Federal telecom regulators took a big pro-consumer stride Thursday by approving new rules that could significantly limit the ability of cable and phone companies to farm their customers’ personal data while vowing to proceed with further legislative action in February that takes aim at “mandatory arbitration” clauses in customer agreements.
Currently, Internet service providers (ISPs) have free reign over most sensitive customer data. Telecom companies can gather information about customers’ finances, health, children, geolocation, social security numbers, web browsing history, application usage, and much more.
The Federal Communications Commission’s (FCC) new rules establish clear and enforceable policies about how companies can use such data for web tracking and advertising purposes, and give consumers more control over how their data is used and shared by requiring them to consent or opt-in to such activity.
Customers of giant corporations such as AT&T, Comcast, and Verizon have little legal recourse in the event they are harmed by their ISP due to the inclusion of forced arbitration clauses that effectively strip them of their right to sue. Although the FCC’s new policy did not address the arbitration issue, the agency committed to moving forward with new rulemaking early next year to help restore and protect consumer rights.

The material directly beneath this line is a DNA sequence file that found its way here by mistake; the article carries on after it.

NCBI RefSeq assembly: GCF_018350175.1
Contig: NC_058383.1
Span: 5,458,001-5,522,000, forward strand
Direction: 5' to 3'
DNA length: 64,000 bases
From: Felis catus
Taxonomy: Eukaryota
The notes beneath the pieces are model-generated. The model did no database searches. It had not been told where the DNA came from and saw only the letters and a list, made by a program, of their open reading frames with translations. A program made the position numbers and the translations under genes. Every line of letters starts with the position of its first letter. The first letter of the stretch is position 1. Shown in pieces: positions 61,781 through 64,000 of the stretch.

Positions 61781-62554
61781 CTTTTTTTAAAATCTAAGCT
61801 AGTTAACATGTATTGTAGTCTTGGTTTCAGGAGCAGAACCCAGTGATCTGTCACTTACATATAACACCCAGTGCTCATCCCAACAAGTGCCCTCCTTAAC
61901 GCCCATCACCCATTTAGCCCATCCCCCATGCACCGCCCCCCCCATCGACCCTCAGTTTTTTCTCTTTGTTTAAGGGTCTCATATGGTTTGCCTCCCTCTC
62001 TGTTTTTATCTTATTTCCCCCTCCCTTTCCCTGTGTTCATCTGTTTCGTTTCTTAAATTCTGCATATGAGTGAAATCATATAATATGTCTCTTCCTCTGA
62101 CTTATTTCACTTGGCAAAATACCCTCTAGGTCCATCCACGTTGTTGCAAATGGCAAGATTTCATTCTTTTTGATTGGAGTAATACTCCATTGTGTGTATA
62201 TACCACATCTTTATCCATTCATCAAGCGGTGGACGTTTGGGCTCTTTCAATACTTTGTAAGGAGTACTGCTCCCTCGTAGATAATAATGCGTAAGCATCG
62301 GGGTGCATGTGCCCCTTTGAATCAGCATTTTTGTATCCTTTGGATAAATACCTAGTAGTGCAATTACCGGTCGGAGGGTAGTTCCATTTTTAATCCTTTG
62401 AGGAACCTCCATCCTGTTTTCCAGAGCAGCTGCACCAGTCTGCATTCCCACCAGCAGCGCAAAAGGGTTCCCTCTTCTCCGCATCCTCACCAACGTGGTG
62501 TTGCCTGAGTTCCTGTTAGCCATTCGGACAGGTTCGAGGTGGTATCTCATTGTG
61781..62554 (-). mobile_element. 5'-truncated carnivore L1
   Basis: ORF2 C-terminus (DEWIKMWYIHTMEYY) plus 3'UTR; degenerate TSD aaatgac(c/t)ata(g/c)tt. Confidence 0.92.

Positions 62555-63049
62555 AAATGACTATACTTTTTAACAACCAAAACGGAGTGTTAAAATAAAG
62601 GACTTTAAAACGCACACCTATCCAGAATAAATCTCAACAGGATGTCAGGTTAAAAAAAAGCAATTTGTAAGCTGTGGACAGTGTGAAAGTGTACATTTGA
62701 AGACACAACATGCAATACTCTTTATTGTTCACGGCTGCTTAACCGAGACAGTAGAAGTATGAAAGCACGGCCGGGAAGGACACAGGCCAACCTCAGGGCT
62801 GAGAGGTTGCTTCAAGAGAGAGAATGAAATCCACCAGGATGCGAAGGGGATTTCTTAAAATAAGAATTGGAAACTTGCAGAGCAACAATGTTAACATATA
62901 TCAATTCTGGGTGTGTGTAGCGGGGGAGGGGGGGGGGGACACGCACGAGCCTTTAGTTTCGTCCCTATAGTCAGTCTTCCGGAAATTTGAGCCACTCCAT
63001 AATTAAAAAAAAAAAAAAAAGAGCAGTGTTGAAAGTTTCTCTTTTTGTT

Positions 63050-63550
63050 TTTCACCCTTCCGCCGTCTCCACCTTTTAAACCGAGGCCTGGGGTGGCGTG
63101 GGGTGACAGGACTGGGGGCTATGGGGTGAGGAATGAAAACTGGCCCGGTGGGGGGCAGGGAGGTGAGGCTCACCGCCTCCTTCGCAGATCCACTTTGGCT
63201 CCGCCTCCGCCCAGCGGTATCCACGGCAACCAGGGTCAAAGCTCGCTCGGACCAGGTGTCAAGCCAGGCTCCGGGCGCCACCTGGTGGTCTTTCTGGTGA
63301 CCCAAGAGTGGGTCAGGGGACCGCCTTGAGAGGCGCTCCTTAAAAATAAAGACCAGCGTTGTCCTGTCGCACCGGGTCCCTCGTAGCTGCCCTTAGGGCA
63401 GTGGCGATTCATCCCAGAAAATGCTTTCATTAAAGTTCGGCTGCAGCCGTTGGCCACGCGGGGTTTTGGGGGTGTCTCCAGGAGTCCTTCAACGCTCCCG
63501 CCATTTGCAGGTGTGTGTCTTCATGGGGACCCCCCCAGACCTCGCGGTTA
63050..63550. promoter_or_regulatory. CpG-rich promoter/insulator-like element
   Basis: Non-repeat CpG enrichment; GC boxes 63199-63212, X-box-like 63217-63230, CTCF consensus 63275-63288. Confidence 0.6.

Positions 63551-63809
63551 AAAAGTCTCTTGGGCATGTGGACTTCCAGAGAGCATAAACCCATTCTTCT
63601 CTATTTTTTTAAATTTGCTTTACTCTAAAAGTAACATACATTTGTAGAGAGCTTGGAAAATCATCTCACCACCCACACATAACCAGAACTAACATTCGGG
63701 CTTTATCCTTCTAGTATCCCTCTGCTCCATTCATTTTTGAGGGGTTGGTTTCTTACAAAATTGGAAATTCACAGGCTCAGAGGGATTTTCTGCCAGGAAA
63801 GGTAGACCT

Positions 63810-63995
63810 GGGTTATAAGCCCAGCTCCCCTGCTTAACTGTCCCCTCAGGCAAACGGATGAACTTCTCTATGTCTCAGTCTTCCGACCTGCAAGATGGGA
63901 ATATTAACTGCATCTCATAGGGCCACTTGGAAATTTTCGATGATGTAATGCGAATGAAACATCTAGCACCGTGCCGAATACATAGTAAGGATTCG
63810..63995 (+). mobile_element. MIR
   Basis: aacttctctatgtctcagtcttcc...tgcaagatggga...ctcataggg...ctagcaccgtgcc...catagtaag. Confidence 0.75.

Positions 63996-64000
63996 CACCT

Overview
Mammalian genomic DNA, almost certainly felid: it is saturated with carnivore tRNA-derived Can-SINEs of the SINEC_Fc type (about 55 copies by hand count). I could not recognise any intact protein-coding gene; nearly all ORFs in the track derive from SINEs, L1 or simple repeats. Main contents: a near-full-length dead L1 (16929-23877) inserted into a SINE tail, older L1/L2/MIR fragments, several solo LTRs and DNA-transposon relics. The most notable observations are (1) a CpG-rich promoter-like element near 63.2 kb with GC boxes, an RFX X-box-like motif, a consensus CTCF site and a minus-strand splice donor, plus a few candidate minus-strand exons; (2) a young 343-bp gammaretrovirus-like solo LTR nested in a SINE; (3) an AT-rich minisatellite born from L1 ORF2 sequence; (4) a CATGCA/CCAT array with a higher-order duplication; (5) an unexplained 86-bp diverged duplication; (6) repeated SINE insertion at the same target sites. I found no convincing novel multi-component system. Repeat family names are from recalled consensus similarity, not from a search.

“As my colleagues have said, the time has also come to address another important consumer issue and that is the harmful impact of mandatory arbitration requirements that are imposed in the contracts of communications service providers,” FCC Chairman Tom Wheeler said in an agency meeting Thursday. “To address this issue comprehensively, we have begun an internal process that is designed to produce a Notice of Proposed Rulemaking (NPRM) on this very important issue no later than February 2017.”
Mandatory arbitration clauses are usually buried in the fine print of customer contracts and other agreements that customers must accept before receiving products and services. The clauses force consumers to forfeit their right to seek a legal remedy through the court, forcing them to take their complaints to a private arbitrator of the company’s choice. This arrangement tips legal disputes in the company’s favor, and consumers are left without a means of appealing a decision.
Companies started using forced arbitration about 20 years ago despite public outcry that the clauses were giving companies license to steal. The backlash, however, finally seems to be leading to more pro-consumer measures.
In September, the Centers for Medicare and Medicaid Services (CMS) announced a final rule that bars nursing homes and other long-term health care facilities from requiring patients and their families to sign mandatory arbitration agreements that preclude them from suing. That rule is scheduled to take effect on Nov. 28.